If you have access to a sense of hearing, what sounds come to mind when you think of busyness? What do words like hectic, stressful and crowded bring to mind? I hear cars engines running, a cacophony of harried voices, the smell (wrong sense, I know) of pollution and footsteps stomping down the sidewalk or hallway in a clipped pace.
What do phrases like slowing down, living the simple life, relaxing and spacious stir up? My mind conjures notes of grass blowing in the wind, birds chirping, a stream softly flowing and insects at play on a summer night. I continue to watch live streams of nature scenes from around the world, and, more than the peaceful visuals, I’ve become accustomed to the instant feeling of calm that permeates my body as soon as I hear the accompanying sounds. In particular, the night-time noises from various animal parks in African countries and the rush of waves coming in on Hawaii’s beaches are the most soothing I’ve found.
It is a privilege to be able to enjoy slow living. What we often conceptualize as a simple lifestyle depends on pre-existing wealth or access to funds. I detest tourism to poor areas of the world that revels in the condition of life there as the “cure” to busyness, when, in fact, abject poverty brings its own forms of (often physical) suffering. To be able to be still and to be able to relax into the sounds of that stillness are gifts for which I hope I can be grateful and moments I desire not to squander.
There is nothing that needs to be done or accomplished with the quietness of the natural world. It is ephemeral, broken most often where I live by the machines humans have made. It cannot be stored in quantities and does not hold over from one day to the next. All we can do with it is attend it, open to it, and be in it as fully as the presence it offers us. The pandemic is stripping from me any vestiges of a belief in raw capitalism as a way of life; today I find myself pondering how many billions of dollars humans have spent on products designed to mimic, at maximum expense and minimum function, the enormous wealth that can be found in acts as simple as pacing my breath to the contour of the ocean’s rhythm?
My dog is much less anxious than I am, and his willingness to barge into situations head-on can get him into trouble. This past week was no exception as he managed to eat a few foreign objects and I was highly concerned he was going to have an intestinal blockage. Today, I got the best Valentine’s present ever when he passed the item about which I was most concerned through. I never expected to celebrate poop, but here we are!
The relief I felt as a potentially life-threatening situation coupled with thousands of dollars in costs faded from view was overwhelming bliss. It got me thinking, though, about how my mind works. I was left wondering whether part of the reason I am extremely anxious and frequently feel like I’m on the edge of disaster is because, when the storm clouds clear and the sun comes out, the physical response I feel negatively reinforces me to respond to the next threat in an equally overwhelmed manner.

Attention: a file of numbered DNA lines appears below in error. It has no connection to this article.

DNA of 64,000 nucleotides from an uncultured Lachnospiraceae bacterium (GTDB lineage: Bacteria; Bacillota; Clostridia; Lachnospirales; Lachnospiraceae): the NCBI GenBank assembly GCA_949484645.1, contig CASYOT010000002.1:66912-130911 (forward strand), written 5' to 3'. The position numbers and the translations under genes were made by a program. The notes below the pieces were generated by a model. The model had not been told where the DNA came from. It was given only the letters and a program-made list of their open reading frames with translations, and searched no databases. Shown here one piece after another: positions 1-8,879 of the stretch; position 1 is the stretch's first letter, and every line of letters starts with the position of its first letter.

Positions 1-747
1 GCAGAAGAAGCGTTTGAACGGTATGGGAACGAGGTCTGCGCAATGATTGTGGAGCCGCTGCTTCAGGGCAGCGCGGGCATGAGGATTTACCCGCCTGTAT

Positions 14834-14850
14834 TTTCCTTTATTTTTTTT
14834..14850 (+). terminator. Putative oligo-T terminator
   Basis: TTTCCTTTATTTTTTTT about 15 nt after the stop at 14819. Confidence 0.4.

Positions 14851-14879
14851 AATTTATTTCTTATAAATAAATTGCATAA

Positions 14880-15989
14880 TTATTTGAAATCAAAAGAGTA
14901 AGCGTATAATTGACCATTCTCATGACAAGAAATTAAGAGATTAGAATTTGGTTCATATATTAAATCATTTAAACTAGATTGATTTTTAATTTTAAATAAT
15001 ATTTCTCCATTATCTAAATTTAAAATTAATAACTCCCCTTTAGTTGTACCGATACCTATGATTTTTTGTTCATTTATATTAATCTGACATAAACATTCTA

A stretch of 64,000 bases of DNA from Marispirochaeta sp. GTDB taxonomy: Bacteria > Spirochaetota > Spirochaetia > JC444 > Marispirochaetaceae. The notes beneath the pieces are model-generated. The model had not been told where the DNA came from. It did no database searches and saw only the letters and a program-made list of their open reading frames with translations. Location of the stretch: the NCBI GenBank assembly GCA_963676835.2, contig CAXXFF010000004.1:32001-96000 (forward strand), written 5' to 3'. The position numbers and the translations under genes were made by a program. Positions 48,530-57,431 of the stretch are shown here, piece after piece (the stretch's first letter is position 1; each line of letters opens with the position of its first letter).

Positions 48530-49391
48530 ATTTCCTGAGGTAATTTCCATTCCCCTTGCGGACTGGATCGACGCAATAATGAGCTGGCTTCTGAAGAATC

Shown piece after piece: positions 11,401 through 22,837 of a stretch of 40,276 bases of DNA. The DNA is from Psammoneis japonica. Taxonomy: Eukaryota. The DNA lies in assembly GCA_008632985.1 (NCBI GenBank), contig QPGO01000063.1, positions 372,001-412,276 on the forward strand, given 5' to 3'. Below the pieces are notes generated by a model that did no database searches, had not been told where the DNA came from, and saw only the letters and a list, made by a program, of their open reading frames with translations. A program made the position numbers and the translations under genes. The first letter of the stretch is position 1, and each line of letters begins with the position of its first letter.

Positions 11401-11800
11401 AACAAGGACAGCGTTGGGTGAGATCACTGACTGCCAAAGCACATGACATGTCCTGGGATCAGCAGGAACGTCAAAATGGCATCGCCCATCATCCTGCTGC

I am much more punishment-averse than I am reinforcement-seeking, and this experience has given me possible insight into my internal experiences that might be maintaining that discrepancy. I’m curious what it would be like, the next time I am catastrophizing, to ask myself “how good will it feel when this situation is resolved and I don’t have to worry anymore?” I have no idea what I will actually be like when my own mortality comes to call, but I think it strikes me as the resolution of everything and I anticipate relief rather than anxiety might overtake me.
Perhaps my gratitude isn’t all feelings of joy because something good has occurred, but also the feeling of my body stepping out of fight and flight into a more peaceful state. I am so, so appreciative that my weekend might not be spent in the fullness of anxiety I had anticipated it being. What’s something you’ve felt relieved about lately? What is the balance for you of seeking rewards and trying to avert danger?
I reflected yesterday on the topics of abundance, gratitude and contentment. A manifestation of gratitude on which I wanted to act was to create a new category of “Writing Everyday” which focuses exclusively on building my capacity for thankfulness. My task was made easier when a neighbor went out of their way to do something nice for me.
My day started off chaotically as the roads were covered in icy snow and I made it to work with literally a minute to spare (I am the sort of person who is fifteen minutes early to everything, so being on time stresses me out!). On top of that, I had to juggle managing multiple situations in the moment while being internally distracted by upcoming events. By the time I got home, physical labor like shoveling snow felt like it was only adding to my burden.
I shoveled a path for my dog and to the mailbox, and turned to the sidewalk, which I try to keep open. It was then that I noticed it was already neatly cleared, much more expertly than the job I normally do. I felt relief and gratitude sink into me, not only because I could spare my shoulder and back potential injury, but also because it meant that someone thought well of me and wanted to help me out.
I decided I don’t have to try to extrapolate lessons or think about ways in which I should have been kinder in the past. For today, I can simply rest in appreciation that a simple physical action by another lightened my load and made it easier for the good in me to shine. Thanks, anonymous stranger! What’s was the last unexpected kindness you received?